A simple medicine ball is all you need to get a killer core workout without machines or extra gear. It’s also the perfect tool for a spartan home workout or busy gym with limited equipment. Here are 10 strength moves that will tone your core and work your entire body. You can add a few favorites to your strength routine, or string them together for a complete medicine ball workout.
Med Ball Slams
Grab a mat, and stand over it. With your medicine ball, fully extend on to your tiptoes and reach up as high as possible. Throw the ball down to the mat at full speed, using your core to add force. The mat should be thick enough to dull the bounce of the ball. Repeat for sets of 15–20 slams. [Video]
This one should be done outdoors. Using an open field, hold your medicine ball with an underhand grip, between the legs. Squat down as low as possible, and launch the ball behind you, aiming for as much height and distance as possible. This fires your entire posterior chain and core. To make a conditioning exercise out of it, run after the ball once you’ve thrown it, pick it up, and throw it back. Perform sets of 8–10 throws. [Video]
Wall Oblique Side Throws
Take a half-kneeling stance beside a wall, with the leg that’s up kept closest to the wall. Hold your medicine ball with an underhand grip and throw it hard against the wall, using your core to rotate. You should be kneeling close enough to catch the ball off the wall without it bouncing on the ground first. As soon as you catch it, rotate into your next rep. Stay tight and avoid moving the hips or losing balance. Aim for sets of 12–15 throws. [Video]
Plant the ball on the ground and assume a push-up start position with the hands placed on the ball. Keeping the hips in line (don’t let them rise or sag), bring one knee toward the chest and alternate legs under control. Once you get better at this, increase the tempo to a running speed with good form. Start with 20-second sets. [Video]
Supine Leg Raise
Lie on your back with the med ball on the ground behind your head. Reach up and secure your hands on the ball. Remove any space from under the lower back and keep the knees bent. Slowly raise the legs and curl the knees up to the chest without letting your back arch. Your lower abs should work hard to make this happen. Return to the start position slowly and repeat for sets of 12–15 reps.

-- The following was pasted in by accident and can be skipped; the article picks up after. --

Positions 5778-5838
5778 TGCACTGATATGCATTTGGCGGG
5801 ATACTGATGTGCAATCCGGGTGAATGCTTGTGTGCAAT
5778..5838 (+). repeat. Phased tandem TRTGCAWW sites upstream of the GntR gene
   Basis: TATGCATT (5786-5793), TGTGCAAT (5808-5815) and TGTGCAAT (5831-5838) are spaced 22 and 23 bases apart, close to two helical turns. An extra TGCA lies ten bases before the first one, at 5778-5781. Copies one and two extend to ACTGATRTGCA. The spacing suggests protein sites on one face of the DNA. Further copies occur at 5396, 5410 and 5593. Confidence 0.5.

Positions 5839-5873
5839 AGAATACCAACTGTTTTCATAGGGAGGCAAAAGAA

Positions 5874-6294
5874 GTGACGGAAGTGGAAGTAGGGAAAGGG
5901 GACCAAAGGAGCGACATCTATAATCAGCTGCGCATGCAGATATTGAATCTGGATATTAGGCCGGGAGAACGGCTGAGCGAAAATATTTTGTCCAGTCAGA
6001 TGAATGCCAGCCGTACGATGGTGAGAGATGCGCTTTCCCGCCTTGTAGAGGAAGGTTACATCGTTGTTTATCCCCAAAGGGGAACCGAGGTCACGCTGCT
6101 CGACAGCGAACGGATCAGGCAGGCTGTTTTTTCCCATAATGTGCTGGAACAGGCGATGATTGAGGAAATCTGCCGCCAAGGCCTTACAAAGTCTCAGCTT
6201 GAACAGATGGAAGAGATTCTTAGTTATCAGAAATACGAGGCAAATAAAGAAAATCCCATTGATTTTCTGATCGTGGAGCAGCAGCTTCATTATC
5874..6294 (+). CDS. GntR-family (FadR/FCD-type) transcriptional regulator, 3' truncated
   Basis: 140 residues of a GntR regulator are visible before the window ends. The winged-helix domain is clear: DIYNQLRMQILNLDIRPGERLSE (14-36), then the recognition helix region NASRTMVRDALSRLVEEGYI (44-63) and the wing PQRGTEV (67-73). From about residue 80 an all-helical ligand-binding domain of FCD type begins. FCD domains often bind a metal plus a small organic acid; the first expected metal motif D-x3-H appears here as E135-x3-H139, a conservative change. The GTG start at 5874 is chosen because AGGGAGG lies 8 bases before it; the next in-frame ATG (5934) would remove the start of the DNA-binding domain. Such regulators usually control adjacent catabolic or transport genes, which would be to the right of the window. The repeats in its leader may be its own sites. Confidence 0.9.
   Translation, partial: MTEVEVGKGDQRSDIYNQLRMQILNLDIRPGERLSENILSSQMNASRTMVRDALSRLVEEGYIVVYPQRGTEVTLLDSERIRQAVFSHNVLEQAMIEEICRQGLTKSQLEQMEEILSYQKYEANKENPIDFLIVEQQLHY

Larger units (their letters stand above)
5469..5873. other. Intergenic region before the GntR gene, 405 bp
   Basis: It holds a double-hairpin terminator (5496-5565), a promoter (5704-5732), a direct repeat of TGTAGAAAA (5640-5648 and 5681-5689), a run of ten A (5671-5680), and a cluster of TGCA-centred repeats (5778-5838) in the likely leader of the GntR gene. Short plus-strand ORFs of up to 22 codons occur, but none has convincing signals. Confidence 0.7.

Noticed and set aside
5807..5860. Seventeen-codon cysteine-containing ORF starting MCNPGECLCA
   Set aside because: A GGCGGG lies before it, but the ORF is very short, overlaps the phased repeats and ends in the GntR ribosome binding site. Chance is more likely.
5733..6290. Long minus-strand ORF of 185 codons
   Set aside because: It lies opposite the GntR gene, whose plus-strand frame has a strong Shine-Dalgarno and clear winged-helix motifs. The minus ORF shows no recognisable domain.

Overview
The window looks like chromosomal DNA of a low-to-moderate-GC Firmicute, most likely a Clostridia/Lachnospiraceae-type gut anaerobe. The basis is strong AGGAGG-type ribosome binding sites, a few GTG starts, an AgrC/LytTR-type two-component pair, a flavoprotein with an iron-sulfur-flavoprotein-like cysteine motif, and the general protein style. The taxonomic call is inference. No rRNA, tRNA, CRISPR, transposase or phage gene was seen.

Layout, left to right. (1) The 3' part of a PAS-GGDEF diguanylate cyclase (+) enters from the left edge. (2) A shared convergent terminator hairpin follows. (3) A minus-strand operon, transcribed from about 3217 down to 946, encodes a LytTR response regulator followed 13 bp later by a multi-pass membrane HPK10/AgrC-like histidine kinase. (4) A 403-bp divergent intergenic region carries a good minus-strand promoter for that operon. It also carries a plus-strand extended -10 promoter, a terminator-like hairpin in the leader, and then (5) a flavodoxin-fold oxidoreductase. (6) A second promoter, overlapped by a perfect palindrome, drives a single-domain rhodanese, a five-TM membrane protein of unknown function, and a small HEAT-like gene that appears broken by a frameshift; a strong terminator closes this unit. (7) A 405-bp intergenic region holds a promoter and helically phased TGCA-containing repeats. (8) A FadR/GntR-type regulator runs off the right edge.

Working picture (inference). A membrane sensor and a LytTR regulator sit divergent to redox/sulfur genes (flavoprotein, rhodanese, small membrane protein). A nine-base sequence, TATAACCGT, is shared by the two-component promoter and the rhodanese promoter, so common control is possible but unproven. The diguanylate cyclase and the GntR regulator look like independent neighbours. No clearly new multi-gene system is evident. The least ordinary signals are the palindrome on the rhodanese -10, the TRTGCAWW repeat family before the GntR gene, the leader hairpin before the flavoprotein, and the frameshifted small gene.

Sit-Up Wall Toss
Lie on your back in front of a wall, bend the knees, plant the feet, and spread them apart by around two feet. Hold the ball on the ground behind your head, and in one motion, sit up while throwing the ball overhead to the wall. Be in a position to catch it after a bounce upon return. Slowly descend and repeat for sets of 10–15 reps. Be warned: This is not a move for beginners. [Video]
Lie prone on your stomach with the ball on the ground at full arm’s length above your head. Squeeze everything on the rear side of your body to raise your arms (with the ball) and legs as far off the ground as possible. If you can get your chest off the ground too, you’re a rockstar. Hold this position for a full second, and return to the start position. Repeat for sets of 15 reps. [Video]
Single Leg Squat
Not everyone can do a one-legged squat (also called a pistol squat), but the counterbalance of a ball in front of you can help your cause. Hold your medicine ball out at arm’s length as you sit back, and you’ll notice you can get deeper than before. If you still struggle, add a target by lightly sitting to a bench. Keep your heel down the entire time. [Video]
This is a mobility exercise, but it’s an important one. Lie on your side, and bring the top knee out to a 90-degree angle to trap the ball on the ground. While maintaining this pressure, twist with your torso using the upper back, and reach for the ground on the opposing side with your top arm. Make sure the head and eyes follow your hand. Exhale during each rep and allow it to open you up. It’s especially helpful for golfers. [Video]
Lie flat on your back and remove all space from under the spine. Hold the ball overhead, about one foot above the floor with straight arms. While maintaining this position, perform slow running strides with the feet, aiming for a full extension with each leg. Doing this in slow motion should make the abs go crazy. This will help force transfers from lower to upper body. [Video]